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LI Jewish Doctors Beg Community to Follow Guidelines
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LI Jewish Doctors Beg Community to Follow Guidelines

In an open letter, 138 physicians warn against relaxing restrictions as schools open.

Students are welcomed back to school at the Hebrew Academy of Five Towns & Rockaway in Lawrence, NY, Sept. 1, 2020. (Facebook)
Students are welcomed back to school at the Hebrew Academy of Five Towns & Rockaway in Lawrence, NY, Sept. 1, 2020. (Facebook)

(JTA) – As Jewish day schools begin in-person classes, a group of 138 Jewish doctors on Long Island are sounding the alarm over an uptick in Covid cases and a relaxing of precautions in local Orthodox communities.

“After a quiet summer, cases are now on the rise, specifically in our community. COVID-19 is not a political issue, nor is it old news,” the doctors wrote in an open letter. “If our goal is to keep shuls and schools open and our neighborhood stores in business, we need to recognize that the uptick demands that we take it seriously and follow appropriate precautions.”

Local doctors in several Orthodox communities have noticed slight upticks in Covid cases, with many resulting from summer camps, travel, bungalow colonies and particularly large weddings. Last month, New York City Mayor Bill de Blasio announced that 16 new cases were confirmed in Borough Park, home to the city’s largest chasidic population, with several of those Brooklyn cases connected to a large wedding.

The doctors’ letter explicitly referenced large weddings and other celebrations as events with potential to spread the virus within the community.

“As current contact tracing evidence has shown, many of the new cases of infection have arisen from large gatherings (weddings, bar and bat mitzvah, concerts …) where social distancing and/or mask wearing was not strictly observed,” they wrote.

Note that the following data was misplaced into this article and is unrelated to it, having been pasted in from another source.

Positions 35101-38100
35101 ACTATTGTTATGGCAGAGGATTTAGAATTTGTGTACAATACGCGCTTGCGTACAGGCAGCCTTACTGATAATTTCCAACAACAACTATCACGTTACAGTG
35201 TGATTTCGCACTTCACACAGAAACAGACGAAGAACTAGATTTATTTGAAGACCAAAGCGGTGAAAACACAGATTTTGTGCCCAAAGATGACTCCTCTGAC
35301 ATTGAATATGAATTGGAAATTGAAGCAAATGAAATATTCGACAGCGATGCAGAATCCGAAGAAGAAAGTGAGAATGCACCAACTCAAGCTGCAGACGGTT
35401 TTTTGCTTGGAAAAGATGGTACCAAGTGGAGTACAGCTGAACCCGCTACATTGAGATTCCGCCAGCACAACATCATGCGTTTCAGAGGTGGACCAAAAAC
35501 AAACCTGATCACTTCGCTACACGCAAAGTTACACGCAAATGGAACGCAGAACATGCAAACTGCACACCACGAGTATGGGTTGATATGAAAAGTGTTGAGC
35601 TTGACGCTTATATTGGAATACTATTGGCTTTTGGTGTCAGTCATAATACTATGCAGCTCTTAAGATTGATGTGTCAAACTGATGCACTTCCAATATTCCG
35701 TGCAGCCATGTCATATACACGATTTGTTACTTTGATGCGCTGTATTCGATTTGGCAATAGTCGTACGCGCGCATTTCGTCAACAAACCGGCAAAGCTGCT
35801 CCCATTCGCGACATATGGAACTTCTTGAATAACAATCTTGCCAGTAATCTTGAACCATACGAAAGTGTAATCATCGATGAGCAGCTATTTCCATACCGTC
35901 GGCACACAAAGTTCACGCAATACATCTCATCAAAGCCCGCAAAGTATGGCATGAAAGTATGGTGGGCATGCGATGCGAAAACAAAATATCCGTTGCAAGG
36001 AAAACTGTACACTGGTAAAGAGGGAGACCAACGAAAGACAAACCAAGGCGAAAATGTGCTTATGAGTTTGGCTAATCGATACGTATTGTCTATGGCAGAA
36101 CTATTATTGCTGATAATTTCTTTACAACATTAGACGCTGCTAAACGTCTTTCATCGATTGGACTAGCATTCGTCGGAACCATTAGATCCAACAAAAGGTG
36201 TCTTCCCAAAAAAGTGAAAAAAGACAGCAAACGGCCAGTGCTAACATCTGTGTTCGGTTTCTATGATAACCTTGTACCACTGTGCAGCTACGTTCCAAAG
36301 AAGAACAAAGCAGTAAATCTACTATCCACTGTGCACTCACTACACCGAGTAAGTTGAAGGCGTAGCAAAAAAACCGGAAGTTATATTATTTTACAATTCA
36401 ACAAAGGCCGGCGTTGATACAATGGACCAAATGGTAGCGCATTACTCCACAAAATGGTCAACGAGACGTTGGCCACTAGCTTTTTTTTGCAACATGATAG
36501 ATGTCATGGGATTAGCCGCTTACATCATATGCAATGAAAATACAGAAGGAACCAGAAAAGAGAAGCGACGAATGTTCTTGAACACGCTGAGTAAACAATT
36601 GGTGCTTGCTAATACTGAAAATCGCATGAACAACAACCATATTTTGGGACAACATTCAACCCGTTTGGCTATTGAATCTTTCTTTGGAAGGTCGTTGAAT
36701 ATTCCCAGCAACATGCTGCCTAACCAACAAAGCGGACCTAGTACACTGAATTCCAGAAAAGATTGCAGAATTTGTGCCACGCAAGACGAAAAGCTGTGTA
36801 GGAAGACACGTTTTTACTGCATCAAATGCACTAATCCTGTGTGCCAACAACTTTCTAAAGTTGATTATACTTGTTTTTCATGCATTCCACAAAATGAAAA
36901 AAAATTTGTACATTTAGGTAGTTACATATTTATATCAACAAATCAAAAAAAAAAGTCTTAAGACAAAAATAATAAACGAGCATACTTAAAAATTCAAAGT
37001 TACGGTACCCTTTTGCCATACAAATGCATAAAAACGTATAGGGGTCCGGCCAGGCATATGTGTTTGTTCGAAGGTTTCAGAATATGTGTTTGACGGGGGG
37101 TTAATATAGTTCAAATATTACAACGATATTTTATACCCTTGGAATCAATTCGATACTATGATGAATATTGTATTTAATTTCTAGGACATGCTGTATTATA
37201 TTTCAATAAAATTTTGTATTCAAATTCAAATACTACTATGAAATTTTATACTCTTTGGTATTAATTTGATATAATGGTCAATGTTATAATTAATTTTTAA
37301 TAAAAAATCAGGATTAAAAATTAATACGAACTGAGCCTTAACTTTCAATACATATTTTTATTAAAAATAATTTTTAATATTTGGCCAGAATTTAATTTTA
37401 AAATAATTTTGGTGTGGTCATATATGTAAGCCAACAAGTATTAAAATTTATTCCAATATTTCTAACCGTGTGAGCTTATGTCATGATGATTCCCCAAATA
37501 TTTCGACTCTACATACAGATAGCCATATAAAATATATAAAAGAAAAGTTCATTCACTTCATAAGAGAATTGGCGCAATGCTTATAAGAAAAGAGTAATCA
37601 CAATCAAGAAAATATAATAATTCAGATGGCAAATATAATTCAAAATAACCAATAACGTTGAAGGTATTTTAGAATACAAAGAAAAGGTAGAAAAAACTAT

Dr. Annie Frenkel, an obstetrician and gynecologist in Nassau County and one of the initiators of the letter, noted a widespread relaxing of precautions, like mask wearing and social distancing, over the past several weeks. Frenkel said she had several patients cancel appointments in the last week due to exposure to someone with Covid.

“Everyone was pretty much compliant in the beginning,” she said, “but in the last two to three months, the tide seemed to change. There was a sense that people felt like it was over, they didn’t need to worry anymore.”

Frenkel said she saw people on Central Avenue, the main street that runs through several large Orthodox communities in Nassau County, gathered in groups without masks. But she pointed to the resumption of large weddings as a particular problem.

“It’s gotten out of hand,” she said.

Even more worrying to Frenkel is what she calls an “anti-mask movement” stoked by influential figures within the community on social media who view masks as an infringement of their freedom of expression.

The doctors concluded the letter asking for the community to trust in medical experts to guide them through the pandemic.

“You trust us to take care of you when you are sick and at your most vulnerable, and in life and death decisions. … We collectively request that you trust us in this, as well,” they wrote.

‘This Shall Pass’

Meanwhile, in a call arranged by the Orthodox Union, the U.S. surgeon general encouraged rabbis to take precautions when planning High Holiday services this year.

Rabbi Moshe Hauer, executive vice president of the Orthodox Union, moderates a webinar with US Surgeon General Dr. Jerome Adams, right, on how to prepare for the High Holidays, Sept. 1, 2020.

Dr. Jerome Adams advised synagogues to consider virtual services, though they are not an option for Orthodox synagogues, or to organize outdoor services with strict distancing and mask wearing. He also cautioned about reopening in places where COVID test positivity rates are still high.

“No matter how good your synagogue’s reopening plan is, you’re going to be set up to fail if you’re opening up in the context of runaway community spread,” Adams said. “Some places are doing really well, some places not so much.”

Adams also offered advice about specific holiday practices, for instance bringing your own bread for tashlich, the practice in which many throw pieces of bread into a body of water in a ritual casting away of sins. He also suggested keeping the shofar blower far from others at Rosh Hashanah services, citing examples of cases where coronavirus spread through the playing of instruments.

But with all the restrictions needed for this year, Adams was hopeful that services next year would be simpler.

“Know that this, too, shall pass,” Adams said. “I fully expect that by next year we will be back to normal and able to bring people back to be able to worship in person.”

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